The mitochondria are the tiny bean-shaped organelles in our cells. They take the glucose from our food and convert it into ATP energy molecules. Coenzyme Q10 is an essential component in this process of ATP energy generation.

Free radicals and antioxidants

Free radicals are both naturally occurring molecules created in our cells and stressors that enter our bodies from the environment, e.g., from cigarette smoke, environmental pollutants, certain medications, ozone, and ultraviolet radiation. Attribution: Lobo V, Patil A, Phatak A & Chandra N. CC BY-SA 4.0, via Wikimedia Commons.

The mitochondria are also major sources of free radical production in the cells. Free radicals are unstable molecules that take electrons from other molecules, which then become unstable. In moderate quantities, these free radicals have a role to play in cell signaling processes.

Free Radicals and Degenerative Diseases and Aging

However, the balance can easily be lost between the harmful free radicals and the antioxidants needed to neutralize them. Then, the free radicals can damage DNA molecules, lipids, and proteins in the body. Out-of-control free radicals cause oxidative damage. The oxidative stress has been linked to the development of degenerative diseases and to signs of aging [Mantle & Martin 2023].

Coenzyme Q10 is a Lipid-Soluble Antioxidant

It is here that Coenzyme Q10 has a protective function. Coenzyme Q10 in its reduced form — called ubiquinol — is a lipid-soluble antioxidant similar to vitamin E. Vitamin C, by contrast, is a water-soluble antioxidant. Selenium is an essential component of selenium containing antioxidant selenoenzymes such as the glutathione peroxidases and the thioredoxin reductases. Antioxidants neutralize the harmful free radicals and stop the oxidative damage.

Coenzyme Q10 and Heart Disease

Heart disease is characterized by mitochondrial dysfunction and oxidative stress. Coenzyme Q10 is best known for its beneficial heart health effects:

  • improving the symptoms and survival of chronic heart failure patients when used as an adjuvant therapy [Mortensen 2014
  • reducing cardiovascular mortality of senior citizens when used as a supplement combined with selenium [Alehagen 2013]

Coenzyme Q10 and Other Diseases

In recent years, reviews of the bio-medical research literature have shown that supplementation with Coenzyme Q10 may be beneficial in other diseases that are also affected by mitochondrial dysfunction and oxidative stress:

  • endocrine disorders [Mantle & Hargreaves 2023]
  • neurodegenerative disorders [Mantle & Hargreaves 2022]
  • immune system disorders [Mantle 2021]
  • liver disease [Mantle & Hargreaves 2020]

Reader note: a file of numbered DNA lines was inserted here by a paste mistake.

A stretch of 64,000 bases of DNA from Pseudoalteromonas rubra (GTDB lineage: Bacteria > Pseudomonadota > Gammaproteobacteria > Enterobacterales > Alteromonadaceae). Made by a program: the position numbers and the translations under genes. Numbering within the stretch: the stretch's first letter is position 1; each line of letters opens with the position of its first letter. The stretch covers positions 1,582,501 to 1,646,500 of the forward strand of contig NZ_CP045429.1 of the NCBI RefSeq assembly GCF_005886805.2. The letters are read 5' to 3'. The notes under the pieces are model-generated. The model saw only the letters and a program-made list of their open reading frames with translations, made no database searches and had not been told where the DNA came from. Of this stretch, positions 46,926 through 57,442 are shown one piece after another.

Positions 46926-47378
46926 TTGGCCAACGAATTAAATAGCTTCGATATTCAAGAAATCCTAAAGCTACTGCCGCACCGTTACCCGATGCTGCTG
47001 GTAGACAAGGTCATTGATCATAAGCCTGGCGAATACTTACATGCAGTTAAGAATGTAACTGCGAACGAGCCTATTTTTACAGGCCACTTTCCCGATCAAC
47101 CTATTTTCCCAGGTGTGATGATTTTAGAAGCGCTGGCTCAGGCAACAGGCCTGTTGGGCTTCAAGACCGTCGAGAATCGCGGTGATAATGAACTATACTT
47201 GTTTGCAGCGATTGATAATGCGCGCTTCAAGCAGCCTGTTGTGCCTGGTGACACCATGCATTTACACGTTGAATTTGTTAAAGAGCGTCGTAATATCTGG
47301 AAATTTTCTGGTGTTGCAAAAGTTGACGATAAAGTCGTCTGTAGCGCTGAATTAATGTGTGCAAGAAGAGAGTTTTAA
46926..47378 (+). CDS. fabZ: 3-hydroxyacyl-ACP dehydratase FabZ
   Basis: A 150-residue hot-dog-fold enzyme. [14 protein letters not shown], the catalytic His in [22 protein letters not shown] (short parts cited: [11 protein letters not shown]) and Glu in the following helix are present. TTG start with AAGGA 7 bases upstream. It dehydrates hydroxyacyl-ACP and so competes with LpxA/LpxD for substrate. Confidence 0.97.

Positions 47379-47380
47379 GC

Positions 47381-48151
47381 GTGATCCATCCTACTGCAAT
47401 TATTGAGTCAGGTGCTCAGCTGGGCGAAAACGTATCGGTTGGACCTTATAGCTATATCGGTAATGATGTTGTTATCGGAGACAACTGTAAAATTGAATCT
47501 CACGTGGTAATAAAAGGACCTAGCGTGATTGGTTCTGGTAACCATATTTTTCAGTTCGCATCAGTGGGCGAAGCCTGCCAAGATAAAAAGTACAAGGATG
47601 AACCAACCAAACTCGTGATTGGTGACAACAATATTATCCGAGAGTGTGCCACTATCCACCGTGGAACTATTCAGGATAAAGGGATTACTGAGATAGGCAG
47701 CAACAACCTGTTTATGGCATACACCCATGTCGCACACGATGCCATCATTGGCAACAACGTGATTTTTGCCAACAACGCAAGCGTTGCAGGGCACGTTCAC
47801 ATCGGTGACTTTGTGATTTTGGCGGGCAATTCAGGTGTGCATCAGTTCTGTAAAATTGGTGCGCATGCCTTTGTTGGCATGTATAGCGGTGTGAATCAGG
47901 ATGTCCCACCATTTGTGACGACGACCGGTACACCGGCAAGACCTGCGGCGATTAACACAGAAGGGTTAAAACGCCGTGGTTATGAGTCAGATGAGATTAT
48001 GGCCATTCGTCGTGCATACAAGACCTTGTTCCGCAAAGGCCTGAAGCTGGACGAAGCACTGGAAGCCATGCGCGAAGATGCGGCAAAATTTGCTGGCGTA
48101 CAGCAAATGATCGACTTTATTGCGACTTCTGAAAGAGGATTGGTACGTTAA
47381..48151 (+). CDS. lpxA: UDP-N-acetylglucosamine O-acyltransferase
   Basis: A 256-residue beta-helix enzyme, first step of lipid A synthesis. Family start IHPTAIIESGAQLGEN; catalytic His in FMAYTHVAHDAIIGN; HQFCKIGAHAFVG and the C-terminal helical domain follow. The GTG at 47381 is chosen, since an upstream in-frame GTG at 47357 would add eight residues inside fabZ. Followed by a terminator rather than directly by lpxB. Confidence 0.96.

• renal disease [Hargreaves et al 2019]
  • critical illness [Hargreaves & Mantle 2019]
  • diabetes [Mantle 2017]

The Bio-Synthesis of Coenzyme Q10

Coenzyme Q10 has vitamin-like qualities and properties. However, it is not classified as a vitamin because the body can and does synthesize Coenzyme Q10. In fact, the body synthesizes Coenzyme Q10 in the same biological pathway as it synthesizes cholesterol. For this reason, statin medications and red yeast rice supplements that inhibit the body’s production of cholesterol will also adversely affect the bio-synthesis of Coenzyme Q10 [Okuyama 2015].

Furthermore, it is known that the body’s synthesis of Coenzyme Q10 declines with increasing age in the middle-age and senior years [Kalén 1989]. The decline in the endogenous production of Coenzyme Q10 varies from organ to organ. One estimate is that the CoQ10 production in heart muscle tissue at age 65 is, typically, 50% of the corresponding CoQ10 production at age 25 [Mantle & Martin 2023].

It is not possible to make up for the declining endogenous supply of Coenzyme Q10 by eating more wisely. Supplementation with a well-documented CoQ10 supplement is necessary [Judy 2021].

Formulation of the CoQ10 Supplement

A 2019 comparative bioavailability study has shown that the formulation of the CoQ10 supplement is decisive to its uptake in the gut. The study shows that the formulation of the supplement is more important than the form of the Coenzyme Q10 used in the supplement. Whether the Coenzyme Q10 in the supplement is in the oxidized form (ubiquinone) or in the reduced form (ubiquinol) is less important. Of primary importance to absorption and bioavailability is the employment of a process that results in the dissolution of the CoQ10 crystals to single molecules at body temperature [Lopez-Lluch 2019; Mantle & Dybring 2020].

The Chemical Structure of Coenzyme Q10

The reason for needing a proven manufacturing process is simple. The CoQ10 raw material is crystalline in form. The human body cannot absorb Coq10 crystals. The crystals must be dissolved to single molecules and must be absorbed as single molecules in the gut [Mantle 2023].

Not only that but CoQ10 molecules are very hydrophobic, making the transfer in the watery environment of the small intestines to the intestinal absorption cells difficult.

Conclusion: Coenzyme Q10 an Essential Supplement for the Mitochondria

Coenzyme Q10 belongs in the top tier of supplements – together with vitamin D supplements and fish oil supplements.

  • Coenzyme Q10 is an essential component in the process of ATP energy generation.
  • Coenzyme Q10 is an important lipid-soluble antioxidant.
  • Coenzyme Q10 is difficult to absorb and requires a scientifically tested formulation to be effective.


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The information presented in this review article is not intended as medical advice. It should not be used as such.